What a difference a week can make. After being manhandled in every facet of the game in their 54-13 loss to New England, the Jets rebounded with a 34-31 victory against the Cincinnati Bengals. The defense played much better than the previous week, only allowing 33 yards to Joe Mixon while limiting Joe Burrow to under 300 yards passing. The return of both C.J Mosley and Jarrad Davis was huge for the defense, as the duo combined for over 10 tackles and consistently had the defense lined up correctly.

On the offensive side, Micheal Carter had a breakout performance through there air and on the ground. The rookie back had 77 yards rushing and a touchdown while adding 95 yards on nine receptions. Ty Johnson, Jamison Crowder, and Elijah Moore all had good showings as well, while Denzel Mims and Keelan Cole were pancaking defenders in the run game. And to complete the picture, rookie Alijah Vera-Tucker led the offensive line to their best performance of the year to date.

But even with so many Jets players contributing to the offensive effort, the best performance was the duo of Mike LaFluer and Mike White. In the coaches’ box for the first time this season, LaFluer executed his best gameplay so far. He drew up consistent touches for his playmakers, utilized the quick passing game and screen passes, and incorporated trick plays in high-leverage situations. Overall, LaFluer tweaked his gameplay to be more aggressive and rely on the passing game.

Mike White’s performance tied in directly to the game-plan LaFluer called on Sunday. Utilizing the short-passing game and taking whatever Cincinnati gave him on defense, White threw for 405 yards and three touchdowns. He even added a two point conversion catch on the Jets own version of the Philly Special. White was quick and consistent with his delivery. He was decisive and executed the play calls in the manner LaFluer envisioned them.

It all culminated in the Jets best passing performance in over two decades, as White was the first Jets’ 400 yard passer since Vinny Testaverde in 2000. To put that in perspective, I was not alive the last time the Jets threw for that much yardage, which is something that is stunning and terrifying at the same time.

“He came out comfortable and poised. He drove the ball right down the field and scored that touchdown,” said Robert Saleh. “Mike White was really good at just taking what the defense gave. The defense gave space underneath and he gave it to his playmakers, and they went and made plays.”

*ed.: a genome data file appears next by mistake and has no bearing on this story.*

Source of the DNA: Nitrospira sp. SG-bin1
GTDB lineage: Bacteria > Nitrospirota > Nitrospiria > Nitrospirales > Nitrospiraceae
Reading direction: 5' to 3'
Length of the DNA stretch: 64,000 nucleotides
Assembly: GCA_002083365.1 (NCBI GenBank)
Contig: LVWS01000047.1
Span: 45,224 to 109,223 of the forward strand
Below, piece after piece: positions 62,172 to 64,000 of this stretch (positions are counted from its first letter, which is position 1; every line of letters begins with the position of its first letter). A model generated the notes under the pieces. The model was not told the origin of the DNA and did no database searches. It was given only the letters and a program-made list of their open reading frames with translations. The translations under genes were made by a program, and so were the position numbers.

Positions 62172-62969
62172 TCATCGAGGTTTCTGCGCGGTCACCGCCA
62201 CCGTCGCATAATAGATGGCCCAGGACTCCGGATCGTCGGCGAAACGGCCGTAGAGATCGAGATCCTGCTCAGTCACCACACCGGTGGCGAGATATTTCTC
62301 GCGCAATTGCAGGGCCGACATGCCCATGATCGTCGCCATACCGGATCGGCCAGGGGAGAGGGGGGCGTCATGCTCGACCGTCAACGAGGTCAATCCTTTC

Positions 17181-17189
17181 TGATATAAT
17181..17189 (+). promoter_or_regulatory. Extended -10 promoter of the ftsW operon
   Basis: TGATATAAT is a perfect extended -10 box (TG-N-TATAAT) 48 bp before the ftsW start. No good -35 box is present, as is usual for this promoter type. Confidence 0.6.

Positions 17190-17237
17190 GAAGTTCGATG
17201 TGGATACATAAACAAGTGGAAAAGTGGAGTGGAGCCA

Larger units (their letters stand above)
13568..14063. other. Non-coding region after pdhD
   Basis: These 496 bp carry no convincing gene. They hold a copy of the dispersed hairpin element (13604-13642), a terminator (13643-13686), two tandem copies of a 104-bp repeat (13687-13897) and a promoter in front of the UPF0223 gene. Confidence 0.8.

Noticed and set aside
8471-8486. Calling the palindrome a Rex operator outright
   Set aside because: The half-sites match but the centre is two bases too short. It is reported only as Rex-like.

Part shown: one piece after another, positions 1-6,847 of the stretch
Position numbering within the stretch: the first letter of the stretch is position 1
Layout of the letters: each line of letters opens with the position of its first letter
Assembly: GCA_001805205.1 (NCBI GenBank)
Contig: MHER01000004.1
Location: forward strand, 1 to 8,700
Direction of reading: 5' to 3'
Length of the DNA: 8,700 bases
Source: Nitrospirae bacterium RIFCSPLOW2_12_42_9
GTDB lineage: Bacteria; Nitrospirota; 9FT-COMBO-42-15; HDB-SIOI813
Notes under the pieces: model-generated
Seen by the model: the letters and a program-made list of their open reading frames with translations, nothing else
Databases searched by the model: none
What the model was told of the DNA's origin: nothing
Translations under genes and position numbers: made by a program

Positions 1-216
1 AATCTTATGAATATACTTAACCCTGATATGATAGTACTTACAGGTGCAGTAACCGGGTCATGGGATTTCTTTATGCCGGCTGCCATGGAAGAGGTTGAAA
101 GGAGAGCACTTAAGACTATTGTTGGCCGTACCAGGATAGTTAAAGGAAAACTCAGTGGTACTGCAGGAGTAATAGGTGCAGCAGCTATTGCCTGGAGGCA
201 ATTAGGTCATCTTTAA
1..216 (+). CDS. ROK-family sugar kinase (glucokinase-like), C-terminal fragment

White added to Saleh’s comments, explaining that the emphasis on the short-passing attack was based on what the defense was aligned in. “They play a lot of zone and they don’t like to let guys get behind them…I think we did a great job of taking what they gave us and executing the play calls and executing the plan that (Mike) LaFleur drew up for us. And I think with this offense, you’ve got to execute within the offense and stay in those third and manageables and first down, second down, third down, and that’s what the result can be,” said White.

Before White’s incredible performance, everyone’s expectation was that he would simply be a fill-in until Zach Wilson recovered. But with White’s impressive debut Saleh said that anything is possible regarding the Jets quarterback situation.

“Anything is possible. It goes back to the theory of, the difference between Player A and Player Z is an opportunity and reps. That’s what this league is. That’s professional sports. They come out of nowhere when someone gets an opportunity,” Saleh said. “What Mike does with his opportunity…he has the world in front of him. He has to take advantage.”

If White can put together another strong performance for the Jets with a quick turnaround versus the Colts Thursday, he will give the Jets a quarterback controversy between himself and Wilson. It is a problem the Jets may have never envisioned, as White’s continued good play would show that the team has two quarterbacks they could rely on to run their offense. The Jets need to roll with the quarterback who allows their offense to operate in the highest capacity possible. If that happens to be White, then the Jets may have found their own diamond-in-the rough quarterback.